Friday, December 18, 2009

Shooting with RED: Testing, testing...

As a RED forum leader here on the Cow, I bit my tongue and waited until I had actually had real hands on playtime with this, one of the most revolutionary tools that a modern filmmaker has at their disposal, before I added my commentary to the mix.

First let me say that this is not just a camera. It is more like an advanced imaging system and a prerequisite high-end workflow that is not for everyone. It is not an HVX200 killer by any stretch of the imagination and woe be to anyone still thinking that at this stage of the camera’s development. This is truly a professional production tool, designed to take digital moviemaking out of the stone age to the next level (or two) of digital production.

For a test like this, done during the first couple of weeks of the new year, I had access to about 50 or so #5mm caliber lenses, all with the ability to cover the 4520 pixel wide imager found on the RED camera, plus an additional 100 or so that could cover the image area defined for 2K (2048 pixels wide) with the RED branded PL to B4 lens mount adapter. (PL stands for "positive lock" - more about that in just a bit.)

Talk about a kid in a candy store! Choosing between the best of the best when it comes to 35mm PL mount glass, whether it be Arri Master Primes, Zeiss Digi-Primes and a full set of Cooke S4/i's or one of the 8 or 9 Optimo zooms that were available, was somewhat akin to deciding the best between your mistress or your girlfriend. I know a good many of the people at Cooke- including current president Les Vallen, so I decided to take their newest glass out for a test drive, and with every lens in the product line available to me, a simple choice was still difficult, since there is nothing like having over a million dollars of lenses to pick and choose from.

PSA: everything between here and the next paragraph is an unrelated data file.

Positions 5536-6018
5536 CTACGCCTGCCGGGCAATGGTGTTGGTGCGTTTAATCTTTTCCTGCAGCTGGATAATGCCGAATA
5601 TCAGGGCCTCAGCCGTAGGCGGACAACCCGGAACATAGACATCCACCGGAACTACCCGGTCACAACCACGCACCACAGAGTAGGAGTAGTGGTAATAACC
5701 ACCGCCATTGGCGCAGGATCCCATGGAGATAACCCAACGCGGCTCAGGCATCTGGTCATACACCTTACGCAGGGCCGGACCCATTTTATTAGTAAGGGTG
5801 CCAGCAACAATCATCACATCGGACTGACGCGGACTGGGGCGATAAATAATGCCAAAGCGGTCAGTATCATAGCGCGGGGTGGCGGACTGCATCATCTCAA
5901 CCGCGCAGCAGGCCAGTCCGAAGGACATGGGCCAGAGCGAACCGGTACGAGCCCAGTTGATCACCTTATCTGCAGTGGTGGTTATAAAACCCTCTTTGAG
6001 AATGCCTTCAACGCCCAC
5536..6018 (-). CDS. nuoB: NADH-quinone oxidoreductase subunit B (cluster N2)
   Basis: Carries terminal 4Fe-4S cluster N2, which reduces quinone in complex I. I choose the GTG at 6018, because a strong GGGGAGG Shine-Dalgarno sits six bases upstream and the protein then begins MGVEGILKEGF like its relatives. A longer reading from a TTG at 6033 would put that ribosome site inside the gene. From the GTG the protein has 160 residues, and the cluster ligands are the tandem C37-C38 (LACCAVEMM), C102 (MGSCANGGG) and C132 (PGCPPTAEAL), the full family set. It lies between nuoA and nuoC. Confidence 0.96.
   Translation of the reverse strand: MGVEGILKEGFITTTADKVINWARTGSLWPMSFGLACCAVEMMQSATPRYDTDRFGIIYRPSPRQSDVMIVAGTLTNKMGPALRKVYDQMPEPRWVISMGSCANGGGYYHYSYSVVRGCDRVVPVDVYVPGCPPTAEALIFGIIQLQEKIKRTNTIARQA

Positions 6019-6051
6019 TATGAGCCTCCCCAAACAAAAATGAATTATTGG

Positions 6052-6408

QuickTime Proxy – an alias or symbolic link to the original file (and file format)

(QuickTime) Wrapper- a shell or wrapping around a incompatible file type to make it look and act like another video file type. (MXF and QuickTime Reference movies are the best example people know)

Debayer – the process of converting the CMOS image data from the RAW data state to something that can be read and handled as imagery

CF cards- Compact Flash media – most common for DSLRs, Red has adapted this format for their default internal acquisition medium.

DPX- digital picture exchange – still file format developed to handle film resolution files and the associated metadata (ie: TC, frames, reels etc). Tiff and Targa are other formats used to handle frame based file workflows.

2K – originally considered 2048 x 1566 pixels (anamorphic) or 2048x1152 as spherically corrected (normal to the eye) - RED uses the 2048 x1152 frame size for their 2K format. A 2K DPX conversion is approximately 11MB per frame

3K – a uniquely RED format it is 3072 pixels wide and is used to allow for higher frame rates with lesser loss of quality than working in RED 2K does.

4K – while there are a number of frame sizes I will stick to the RED 4520 x 2540 for the frame size. The 4K DPX file is approximately 36MB per frame

4:4:4 – an RGB file format for working with the highest quality files, the highest quality is delivered when using the RGB Log format.

Dual Link HDSDI- 2 bonded channels of HDSDI that are needed to deliver the high bandwidth of a 4:4:4 or RGB based workflow. By its nature the DL workflow is currently limited to mostly VFX and film production as it is too expensive for monitoring and requires too much storage for most common types of productions.

Getting set up

One thing to start, I have to admit it is incredibly well machined and put together. Assembly of the parts and the simplicity of its design make the camera feel like this is finely crafted tool that one should expect. While a tad heavier than I might expect, it is lighter than an F23, D20 or similar cameras. Basic setup and assembly are simple for someone familiar with this type of pro gear to do without reading the instructions.